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The Sabar Shouchagar Project (toilets for everyone): making Nadia District the first open-defecation-free district in India

Devi Vijay (Department of Organizational Behavior, Indian Institute of Management Calcutta, Kolkata, India)
Debabrata Ghosh (Department of Operations Management, Malaysia Institute for Supply Chain Innovation – MIT Scale Network, Kuala Lumpur, Malaysia)

Publication date: 19 January 2018


Subject area

Public Sector Management.

Study level/applicability

MBA or postgraduate program courses in public policy and management. MBA or postgraduate program courses on social innovation, social entrepreneurship and public or collective entrepreneurship. Management development programs for public policy professionals, non-governmental organizations and social enterprises.

Case overview

Despite several country-wide campaigns to improve sanitation levels, India continues to be the country with the highest number of people, over 600 million, practicing open defecation. This case outlines the Sabar Shouchagar Project (Toilets for Everyone) undertaken by the District Administration of Nadia District in West Bengal that transformed the region into the first open-defecation-free district in India. The case begins with providing the context of the problem of open defecation, why it has been hard to eliminate and how undertaking a project to eliminate open-defecation-free practices has myriad institutional and economic challenges. The case then details the conceptualization and execution of the complex Sabar Shouchagar Project which involved a loose coalition of various state programs and civil society organizations. The case ends with questions on the continuity of this project beyond the tenure of the current District Magistrate and on the replicability of such an ambitious project in other parts of the country. The setting of this case, a government agency, is different than most cases and provides an opportunity for students to talk about a state agency and its interstices with civil society. This case explores how to create change through large government machinery and allows the student to explore aspects of social mobilization, social change and social innovation. If taught within a postgraduate or MBA program, the case would serve well to dispel stereotypes and biases about government bureaucracies (such as slow timelines, limited efficacy of projects and so on).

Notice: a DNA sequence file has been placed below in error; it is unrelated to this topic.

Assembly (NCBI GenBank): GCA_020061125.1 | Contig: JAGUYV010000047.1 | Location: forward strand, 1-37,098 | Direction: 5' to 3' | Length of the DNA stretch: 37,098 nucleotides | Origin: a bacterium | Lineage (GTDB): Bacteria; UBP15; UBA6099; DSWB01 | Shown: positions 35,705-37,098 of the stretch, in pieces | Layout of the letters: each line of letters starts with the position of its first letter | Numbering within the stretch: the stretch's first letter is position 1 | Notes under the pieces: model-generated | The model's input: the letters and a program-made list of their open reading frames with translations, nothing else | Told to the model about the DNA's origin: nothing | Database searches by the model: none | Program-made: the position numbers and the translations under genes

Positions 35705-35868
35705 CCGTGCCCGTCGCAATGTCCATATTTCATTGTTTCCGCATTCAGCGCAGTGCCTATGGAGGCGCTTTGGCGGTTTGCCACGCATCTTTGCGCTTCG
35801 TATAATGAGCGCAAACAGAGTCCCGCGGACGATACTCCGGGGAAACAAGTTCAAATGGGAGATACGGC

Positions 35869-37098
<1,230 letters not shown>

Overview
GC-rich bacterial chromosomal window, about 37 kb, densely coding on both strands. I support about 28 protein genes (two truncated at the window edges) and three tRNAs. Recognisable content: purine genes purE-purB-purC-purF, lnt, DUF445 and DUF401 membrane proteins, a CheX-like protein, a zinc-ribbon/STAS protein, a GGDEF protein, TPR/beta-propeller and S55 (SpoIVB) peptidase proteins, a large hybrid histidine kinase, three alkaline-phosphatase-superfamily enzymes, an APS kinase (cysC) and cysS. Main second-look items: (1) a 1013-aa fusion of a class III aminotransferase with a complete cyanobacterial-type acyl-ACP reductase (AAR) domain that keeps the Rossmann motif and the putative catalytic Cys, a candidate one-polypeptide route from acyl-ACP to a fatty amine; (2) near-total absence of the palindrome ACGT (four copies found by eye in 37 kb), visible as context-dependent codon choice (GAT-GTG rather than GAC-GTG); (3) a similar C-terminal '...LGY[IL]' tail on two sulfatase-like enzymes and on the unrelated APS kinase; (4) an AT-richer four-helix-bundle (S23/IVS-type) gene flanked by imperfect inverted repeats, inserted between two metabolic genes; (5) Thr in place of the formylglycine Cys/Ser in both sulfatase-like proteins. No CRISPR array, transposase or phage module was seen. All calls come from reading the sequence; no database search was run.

Expected learning outcomes

After discussion and analysis of the case, students will be able to: appreciate how administrators within a large government bureaucracy address an ambitious and complex public health issue in a developing world context. Understand the on-the-ground challenges that arise when a change agent pursues a worthwhile goal. There are difficulties such as getting resources beyond what a government office has access to, getting alignments between different key actors within the local community and forging coalitions. Understand initiatives for social transformation within a developing country context. Specifically, the case unpacks the cultural, political, economic contexts that determine how social innovations may be pursued. Understand capacity-building and change management. Evaluate efforts required to sustain social change efforts and the challenges and pathways with respect to replication of successful social change projects in other geographies. Appreciate the design of civic engagement practices in public policy implementation.

Supplementary materials

Teaching Notes are available for educators only. Please contact your library to gain login details or email to request teaching notes.

Subject Code

CSS: 10: Public Sector management.



Vijay, D. and Ghosh, D. (2018), "The Sabar Shouchagar Project (toilets for everyone): making Nadia District the first open-defecation-free district in India", , Vol. 8 No. 1.



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Copyright © 2018, Emerald Publishing Limited

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